The best way to mark Arlen Specter’s death is to pluck a telling episode from his protean life. It’s not enough to say that Pennsylvania’s longest serving senator was a “moderate” or a “centrist,” although those labels are basically accurate.
It’s probably more precise to say that he was an instinctive contrarian — maddeningly and irascably independent — which is why he ticked off so many people in his 30 years on the job.
Hey, good for him. We always complain about slick politicians who smile artificially and tell us only what we want to hear. But nobody ever complained that way about Arlen. First of all, he rarely smiled. Second, he generally told people only what he wanted to hear. During his ill-fated bid for the 1996 Republican presidential nomination, back when the GOP still had moderates in its ranks, he told a meeting of conservative Iowans that he supported abortion rights and opposed “immigrant bashing.” He was booed and jeered before, during, and after the speech. He soldiered on anyway, impervious to the rites of pandering.
But that’s not even the episode I wanted to tell you about. When I think of Arlen (everybody called him Arlen), I harken back to early 1999, when the Senate was weighing whether to eject Bill Clinton from the presidency.
In the wake of the Monica Lewinsky scandal, the Republican majority had two choices: It could decide that Clinton had lied under oath about sex, and thus was “guilty” of high crimes and misdemeanors; or it could pronounce him “not guilty.” Most Republicans said he was guilty. Democrats said he was not. But Arlen didn’t like either option, so he came up wth his own solution. He declared that he would vote for “not proven.” What the heck was “not proven?” No such verdict existed under Senate rules. Arlen simply explained that “not proven” was a midway verdict he had plucked from the legal code of. . . Scotland.
Or take this more recent example, from 2006. The Republican Senate was pondering a bill, sought by the Bush White House, to loosen the rules governing the prosecution of terror suspects in front of military tribunals. Arlen was vocally upset. He assailed the Bush regime for proposing to use evidence seized in America without a search warrant. He assailed the proposed use of evidence obtained via cruel and inhuman treatment. He was angry that terrorist suspects would have fewer legal avenues for challenging their detention. Arlen said publicly, “What this bill seeks to do is set back basic rights by some 900 years,” referring to the Magna Carta, which had established the right of a suspect to contest his jailing. Civil libertarians cheered for Arlen. Democrats cheered for Arlen.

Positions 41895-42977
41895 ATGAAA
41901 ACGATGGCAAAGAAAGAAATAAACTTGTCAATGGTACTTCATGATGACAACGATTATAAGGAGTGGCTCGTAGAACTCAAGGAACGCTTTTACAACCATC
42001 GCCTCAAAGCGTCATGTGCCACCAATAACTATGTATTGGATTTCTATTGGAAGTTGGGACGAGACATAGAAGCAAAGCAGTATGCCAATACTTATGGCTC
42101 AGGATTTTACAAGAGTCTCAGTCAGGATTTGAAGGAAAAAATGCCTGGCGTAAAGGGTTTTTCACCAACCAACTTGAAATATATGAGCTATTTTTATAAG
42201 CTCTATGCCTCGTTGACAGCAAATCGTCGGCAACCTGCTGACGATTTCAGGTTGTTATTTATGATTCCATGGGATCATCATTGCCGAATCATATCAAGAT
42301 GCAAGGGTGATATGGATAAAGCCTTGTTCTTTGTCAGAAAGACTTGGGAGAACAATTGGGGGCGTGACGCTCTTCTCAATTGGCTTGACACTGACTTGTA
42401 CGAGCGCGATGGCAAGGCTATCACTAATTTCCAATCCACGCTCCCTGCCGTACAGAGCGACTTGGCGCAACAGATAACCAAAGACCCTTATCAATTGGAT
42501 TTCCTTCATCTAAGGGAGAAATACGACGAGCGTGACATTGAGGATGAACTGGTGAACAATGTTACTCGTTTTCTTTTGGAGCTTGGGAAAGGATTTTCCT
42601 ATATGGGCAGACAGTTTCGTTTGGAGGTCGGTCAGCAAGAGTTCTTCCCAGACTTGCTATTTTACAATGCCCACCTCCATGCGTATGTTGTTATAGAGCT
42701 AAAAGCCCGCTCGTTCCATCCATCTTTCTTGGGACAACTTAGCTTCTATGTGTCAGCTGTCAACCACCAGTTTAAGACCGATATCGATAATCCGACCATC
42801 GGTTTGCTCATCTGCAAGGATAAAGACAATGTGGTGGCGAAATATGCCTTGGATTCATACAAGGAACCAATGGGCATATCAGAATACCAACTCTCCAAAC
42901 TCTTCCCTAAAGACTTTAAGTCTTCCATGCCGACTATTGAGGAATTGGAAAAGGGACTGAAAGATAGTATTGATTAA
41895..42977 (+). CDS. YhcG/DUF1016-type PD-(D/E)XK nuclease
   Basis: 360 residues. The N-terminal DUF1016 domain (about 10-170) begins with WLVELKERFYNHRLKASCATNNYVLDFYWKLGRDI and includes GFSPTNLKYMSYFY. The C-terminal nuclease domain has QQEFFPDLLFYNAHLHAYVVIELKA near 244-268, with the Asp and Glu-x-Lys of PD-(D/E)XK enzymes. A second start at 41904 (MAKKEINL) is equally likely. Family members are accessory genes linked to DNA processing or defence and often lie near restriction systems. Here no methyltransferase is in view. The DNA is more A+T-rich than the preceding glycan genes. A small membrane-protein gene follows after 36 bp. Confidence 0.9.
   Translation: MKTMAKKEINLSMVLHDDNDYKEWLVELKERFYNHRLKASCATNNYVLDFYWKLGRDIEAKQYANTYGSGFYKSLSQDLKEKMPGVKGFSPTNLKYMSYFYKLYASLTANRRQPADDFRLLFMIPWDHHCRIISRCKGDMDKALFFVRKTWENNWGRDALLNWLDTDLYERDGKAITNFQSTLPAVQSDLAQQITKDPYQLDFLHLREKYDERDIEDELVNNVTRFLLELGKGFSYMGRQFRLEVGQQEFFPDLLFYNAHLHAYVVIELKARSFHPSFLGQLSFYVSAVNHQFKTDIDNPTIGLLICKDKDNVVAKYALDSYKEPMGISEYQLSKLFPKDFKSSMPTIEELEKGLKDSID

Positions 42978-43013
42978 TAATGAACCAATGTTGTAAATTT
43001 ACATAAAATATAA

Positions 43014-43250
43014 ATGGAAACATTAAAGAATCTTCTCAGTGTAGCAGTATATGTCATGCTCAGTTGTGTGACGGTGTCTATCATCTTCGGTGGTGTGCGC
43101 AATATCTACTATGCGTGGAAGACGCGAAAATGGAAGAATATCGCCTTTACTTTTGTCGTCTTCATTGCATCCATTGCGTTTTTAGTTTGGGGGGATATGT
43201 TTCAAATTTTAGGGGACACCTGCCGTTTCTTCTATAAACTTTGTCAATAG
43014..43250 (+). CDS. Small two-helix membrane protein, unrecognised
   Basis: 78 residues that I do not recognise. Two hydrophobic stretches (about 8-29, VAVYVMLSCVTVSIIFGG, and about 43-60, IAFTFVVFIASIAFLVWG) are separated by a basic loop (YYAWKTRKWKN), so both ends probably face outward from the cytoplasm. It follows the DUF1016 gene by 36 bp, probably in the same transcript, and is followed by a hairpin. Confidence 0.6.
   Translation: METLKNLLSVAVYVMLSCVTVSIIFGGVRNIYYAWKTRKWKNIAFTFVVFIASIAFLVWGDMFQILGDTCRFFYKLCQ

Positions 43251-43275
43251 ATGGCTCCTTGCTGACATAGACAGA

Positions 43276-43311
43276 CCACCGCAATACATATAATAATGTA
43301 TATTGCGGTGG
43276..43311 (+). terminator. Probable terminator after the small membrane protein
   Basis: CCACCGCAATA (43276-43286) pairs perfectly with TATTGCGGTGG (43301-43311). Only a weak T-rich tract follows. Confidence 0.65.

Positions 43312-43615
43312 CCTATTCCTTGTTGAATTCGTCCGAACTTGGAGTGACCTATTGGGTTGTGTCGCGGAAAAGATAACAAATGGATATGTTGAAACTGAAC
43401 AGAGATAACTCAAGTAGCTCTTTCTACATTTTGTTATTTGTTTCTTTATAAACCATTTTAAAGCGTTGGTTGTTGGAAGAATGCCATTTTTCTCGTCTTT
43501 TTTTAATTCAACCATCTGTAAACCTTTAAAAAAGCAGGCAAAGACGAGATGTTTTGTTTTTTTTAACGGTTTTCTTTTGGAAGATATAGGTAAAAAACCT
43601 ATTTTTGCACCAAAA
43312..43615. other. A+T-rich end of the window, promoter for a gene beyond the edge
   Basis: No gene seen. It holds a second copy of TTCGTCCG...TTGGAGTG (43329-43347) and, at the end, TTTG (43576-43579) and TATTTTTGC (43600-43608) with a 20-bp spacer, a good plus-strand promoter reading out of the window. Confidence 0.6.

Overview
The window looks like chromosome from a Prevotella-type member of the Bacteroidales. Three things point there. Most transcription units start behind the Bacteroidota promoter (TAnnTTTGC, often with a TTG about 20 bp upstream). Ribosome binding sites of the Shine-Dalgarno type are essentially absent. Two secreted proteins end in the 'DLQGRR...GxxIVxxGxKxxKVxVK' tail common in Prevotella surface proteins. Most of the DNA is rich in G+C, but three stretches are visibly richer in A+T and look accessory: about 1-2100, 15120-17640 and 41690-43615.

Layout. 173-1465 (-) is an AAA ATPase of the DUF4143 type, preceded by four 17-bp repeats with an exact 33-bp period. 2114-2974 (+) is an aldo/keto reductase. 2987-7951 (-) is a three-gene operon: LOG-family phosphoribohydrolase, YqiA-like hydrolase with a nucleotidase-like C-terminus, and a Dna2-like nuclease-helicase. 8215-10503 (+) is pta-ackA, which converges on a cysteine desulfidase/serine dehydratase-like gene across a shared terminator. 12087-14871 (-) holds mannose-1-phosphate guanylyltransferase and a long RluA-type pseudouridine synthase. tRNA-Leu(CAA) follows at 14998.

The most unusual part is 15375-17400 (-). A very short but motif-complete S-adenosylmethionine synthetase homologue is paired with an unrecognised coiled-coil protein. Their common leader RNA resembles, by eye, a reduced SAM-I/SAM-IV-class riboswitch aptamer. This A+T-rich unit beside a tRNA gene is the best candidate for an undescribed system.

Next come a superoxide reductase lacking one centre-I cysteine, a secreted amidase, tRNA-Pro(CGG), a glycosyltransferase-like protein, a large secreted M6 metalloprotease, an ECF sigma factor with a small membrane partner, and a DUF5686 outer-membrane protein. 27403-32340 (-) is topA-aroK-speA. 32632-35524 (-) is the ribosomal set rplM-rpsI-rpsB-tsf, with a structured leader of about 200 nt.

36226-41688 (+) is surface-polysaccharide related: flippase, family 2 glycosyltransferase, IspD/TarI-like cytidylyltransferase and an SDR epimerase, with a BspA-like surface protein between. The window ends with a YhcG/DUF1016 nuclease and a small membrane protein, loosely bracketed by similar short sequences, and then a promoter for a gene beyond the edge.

Then Arlen turned around and voted Yes on the bill.
Like him or not, he was always his own guy, abrasively comfortable in his thick skin. Maybe it all stemmed from childhood, when he was one of the only Jews in a small Kansas town. Whatever the reason, his dogged independence spoke for itself: Supporter of abortion rights. Supporter of Clarence Thomas (and scourge of accuser Anita Hill). Opponent of Reagan high court nominee Robert Bork. Supporter of affirmative action. Opponent of gun control, and supporter of the death penalty. In an era of ever-increasing ideological purity, he took hits from all sides, yet he never broke character and exposed any wounds. He had a motto, to which he relentlessly adhered: “Never let your face show how hard your ass has been kicked.”
His political luck finally ran out in 2010. After switching to the Democratic party in 2009 – there was no way that a moderate incumbent could survive a right-leaning Republican Senate primary – he wound up losing the nomination to Joe Sestak, who ran to Arlen’s left and thus proved that a moderate couldn’t survive a Democratic Senate primary either. Arlen subsequently surfaced every now and then, perhaps most famously this past March, on the Morning Joeshow, where he quipped: “The Republican party has moved so far to the right, you can’t recognize Mitt Romney. . . Mitt Romney has changed positions more often than a pornographic movie queen.”
I suppose that some people could say the same about Arlen, but, if so, he wouldn’t have cared. Arlen was too busy being Arlen. Can you name another octogenarian who has tried stand-up comedy (indeed he did) after surviving heart surgery and two brain tumors?
But seriously, folks. If Arlen is to be remembered for any one achievement, look no further than a key episode in 2009. President Obama’s health care reform bill was hanging in the balance, needing 60 Senate votes to break the usual Republican obstructionism. Arlen, fresh from his Republican exodus and new to the Democratic ranks, provided that crucial 60th vote. Did he do so out of deep conviction or political calculation? Who knows. But here’s the bottom line:
Millions of uninsured Americans, millions of kids with pre-existing health conditions, and millions of young adults now on their parents’ coverage, all owe a debt of gratitude to Arlen Specter. That vote alone is a sufficient legacy. Wherever he is now, surely even he would summon a smile about that.
I did a freeze-frame assessment of the presidential race in my Sunday newspaper column. Joe Biden got Democrats to remove their heads from the oven, but one nervous partisan told me yesterday that he’s keeping his oven on warm.
I did a Live Chat today, on the latest political developments. I fielded the best questions.
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